SUNBIZ

Vakabuli Paipai Sees Increased Pineapple Farming

Vakabuli Paipai in the interior of Lautoka, once a large sugar cane growing area, is becoming known now for pineapple cultivation with around 500,000 fruits being harvested each season.
21 Sep 2020 14:34
Vakabuli Paipai Sees Increased Pineapple Farming
Shamshad Ali with his son Mohammed Irshad and grandson Mohammed Izan at his pineapple farm at Vakabuli Paipai in the interior of Lautoka on September 14, 2020. Photo: Charles Chambers

Vakabuli Paipai in the interior of Lautoka, once a large sugar cane growing area, is becoming known now for pineapple cultivation with around 500,000 fruits being harvested each season.

The reduction in  sugar cane planting has been put down to escalating costs in harvesting, mainly brought about by demands by cane cutters hired from other districts.

Cultivation

Advisory councilor for Vakabuli Paipai, Shamshad Ali, is one of those farmers who have added pineapple to his cultivation and presently harvests around 3000 pineapples each year.

He still maintains his sugar cane farm which produces 150 tonnes, a drop from around 400 tonnes he used to harvest annually.

His grandparents, who came from India under the indentured labour system, settled here. Mr Ali has 15 acres of farm land with 12 acres used for cane farming and the remainder for pineapple.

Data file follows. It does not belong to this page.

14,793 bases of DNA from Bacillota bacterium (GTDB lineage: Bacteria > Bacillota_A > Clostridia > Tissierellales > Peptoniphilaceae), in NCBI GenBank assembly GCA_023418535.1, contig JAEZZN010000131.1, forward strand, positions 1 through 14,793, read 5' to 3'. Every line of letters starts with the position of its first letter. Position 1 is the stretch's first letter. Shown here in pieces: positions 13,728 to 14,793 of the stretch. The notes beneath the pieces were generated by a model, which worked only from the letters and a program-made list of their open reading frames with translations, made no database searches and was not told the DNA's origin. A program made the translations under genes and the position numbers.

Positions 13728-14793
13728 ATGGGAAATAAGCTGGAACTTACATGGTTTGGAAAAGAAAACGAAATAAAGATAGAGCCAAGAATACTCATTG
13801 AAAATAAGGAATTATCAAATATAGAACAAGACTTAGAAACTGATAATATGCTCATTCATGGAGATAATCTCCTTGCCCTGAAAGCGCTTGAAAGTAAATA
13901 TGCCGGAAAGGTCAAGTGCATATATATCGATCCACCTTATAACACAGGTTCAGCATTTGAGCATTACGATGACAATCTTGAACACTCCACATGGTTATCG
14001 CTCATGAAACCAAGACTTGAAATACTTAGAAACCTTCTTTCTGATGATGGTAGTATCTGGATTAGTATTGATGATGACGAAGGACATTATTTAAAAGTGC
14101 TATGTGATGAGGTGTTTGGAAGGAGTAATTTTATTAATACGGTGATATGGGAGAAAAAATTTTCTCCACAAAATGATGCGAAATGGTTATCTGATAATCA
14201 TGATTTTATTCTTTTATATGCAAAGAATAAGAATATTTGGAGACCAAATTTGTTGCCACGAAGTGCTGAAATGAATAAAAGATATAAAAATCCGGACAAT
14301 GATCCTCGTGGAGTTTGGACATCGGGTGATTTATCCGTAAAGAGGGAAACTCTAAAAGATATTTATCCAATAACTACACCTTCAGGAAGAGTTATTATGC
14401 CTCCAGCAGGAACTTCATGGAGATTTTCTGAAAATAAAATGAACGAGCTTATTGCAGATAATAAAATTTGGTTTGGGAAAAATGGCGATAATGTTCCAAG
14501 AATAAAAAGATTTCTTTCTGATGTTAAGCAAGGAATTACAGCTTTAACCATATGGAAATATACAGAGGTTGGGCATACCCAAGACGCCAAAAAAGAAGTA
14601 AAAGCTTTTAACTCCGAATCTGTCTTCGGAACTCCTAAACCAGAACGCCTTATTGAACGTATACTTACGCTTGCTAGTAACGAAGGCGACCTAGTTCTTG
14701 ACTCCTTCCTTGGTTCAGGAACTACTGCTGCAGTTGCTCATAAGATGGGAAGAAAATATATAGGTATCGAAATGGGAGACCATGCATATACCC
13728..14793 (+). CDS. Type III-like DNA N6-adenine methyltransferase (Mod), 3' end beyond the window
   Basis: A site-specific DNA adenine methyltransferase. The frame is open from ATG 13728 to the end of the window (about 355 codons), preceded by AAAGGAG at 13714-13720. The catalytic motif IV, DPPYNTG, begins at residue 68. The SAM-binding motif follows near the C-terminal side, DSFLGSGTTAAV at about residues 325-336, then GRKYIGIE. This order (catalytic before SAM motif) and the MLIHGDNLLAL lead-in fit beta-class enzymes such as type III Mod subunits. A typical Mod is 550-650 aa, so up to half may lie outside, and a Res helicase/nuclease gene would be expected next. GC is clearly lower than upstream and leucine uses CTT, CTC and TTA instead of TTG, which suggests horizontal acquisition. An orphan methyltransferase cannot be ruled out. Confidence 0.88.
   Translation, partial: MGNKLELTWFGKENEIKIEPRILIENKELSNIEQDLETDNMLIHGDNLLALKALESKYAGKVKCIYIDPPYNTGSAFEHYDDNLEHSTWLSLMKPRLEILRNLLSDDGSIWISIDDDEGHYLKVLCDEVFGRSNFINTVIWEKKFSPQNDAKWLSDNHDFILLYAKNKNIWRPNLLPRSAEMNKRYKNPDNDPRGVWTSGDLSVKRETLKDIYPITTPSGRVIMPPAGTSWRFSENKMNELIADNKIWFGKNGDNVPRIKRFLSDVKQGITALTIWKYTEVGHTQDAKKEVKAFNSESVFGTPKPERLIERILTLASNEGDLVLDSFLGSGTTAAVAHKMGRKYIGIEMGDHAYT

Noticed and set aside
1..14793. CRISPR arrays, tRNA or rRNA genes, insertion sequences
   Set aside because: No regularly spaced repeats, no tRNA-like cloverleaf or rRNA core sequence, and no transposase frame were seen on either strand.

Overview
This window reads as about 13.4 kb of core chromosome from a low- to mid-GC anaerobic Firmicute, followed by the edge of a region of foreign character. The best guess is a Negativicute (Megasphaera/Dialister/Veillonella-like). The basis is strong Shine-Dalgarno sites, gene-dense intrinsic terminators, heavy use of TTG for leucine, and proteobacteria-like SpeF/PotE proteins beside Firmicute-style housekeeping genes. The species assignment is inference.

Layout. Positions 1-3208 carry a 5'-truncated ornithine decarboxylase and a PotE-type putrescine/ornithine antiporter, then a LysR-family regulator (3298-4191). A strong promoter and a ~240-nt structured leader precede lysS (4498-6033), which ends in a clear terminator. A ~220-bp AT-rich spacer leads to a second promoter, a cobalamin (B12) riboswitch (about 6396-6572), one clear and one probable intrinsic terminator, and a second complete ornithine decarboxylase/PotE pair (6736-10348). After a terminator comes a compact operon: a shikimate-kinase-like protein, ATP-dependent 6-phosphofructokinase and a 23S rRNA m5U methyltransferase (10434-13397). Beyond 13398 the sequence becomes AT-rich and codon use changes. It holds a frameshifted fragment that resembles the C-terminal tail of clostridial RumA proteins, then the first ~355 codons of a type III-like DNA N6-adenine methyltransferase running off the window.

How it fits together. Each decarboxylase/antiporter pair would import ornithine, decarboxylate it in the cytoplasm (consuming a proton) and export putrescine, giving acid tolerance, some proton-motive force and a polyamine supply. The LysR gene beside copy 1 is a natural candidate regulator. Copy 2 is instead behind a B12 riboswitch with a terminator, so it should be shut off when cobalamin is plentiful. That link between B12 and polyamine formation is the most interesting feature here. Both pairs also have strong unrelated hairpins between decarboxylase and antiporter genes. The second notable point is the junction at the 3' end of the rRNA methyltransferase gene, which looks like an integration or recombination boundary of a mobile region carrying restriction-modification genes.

“I plan to add another two acres for pineapple farming for the next season.

“The sugar cane farming is good as my son Mohammed Irshad and I can work the farm by ourselves.

“But the problem is when we have to buy things like gloves, knives, boots for the cane cutters, and the demands for high payment of cane per tonne.We sometimes have to buy these twice and then some of them do not work on Saturdays, even though they don’t work on Sundays which we respect.

“In the past when we never met some of the demands our cane fields were mysteriously burnt,” he claims.

Mr Ali said he presently he has a good group of cane cutters and this year was the first in 20 years where he harvested green cane.

“In the past I used to have three-four lorry loads of green cane and around 13 loads of burnt cane.”

Mr Ali said pineapple production was less expensive and there was almost no cost in harvesting as he handpicks the fruits.

“I am one pineapple farmer who does not use plant hormones which is being supplied to farmers to increase production.That is why people like the fruits they buy from me because it lasts longer in the markets after being harvested.”

He said he was grateful to Prime Minister Voreqe Bainimarama and the Minister for Agriculture Mahendra Reddy who assisted the farmers who were into pineapple farming. Presently there were around 65 farmers in the area who were farming both sugar cane and pineapple.

Feedback:  maraia.vula@fijisun.com.fj

 



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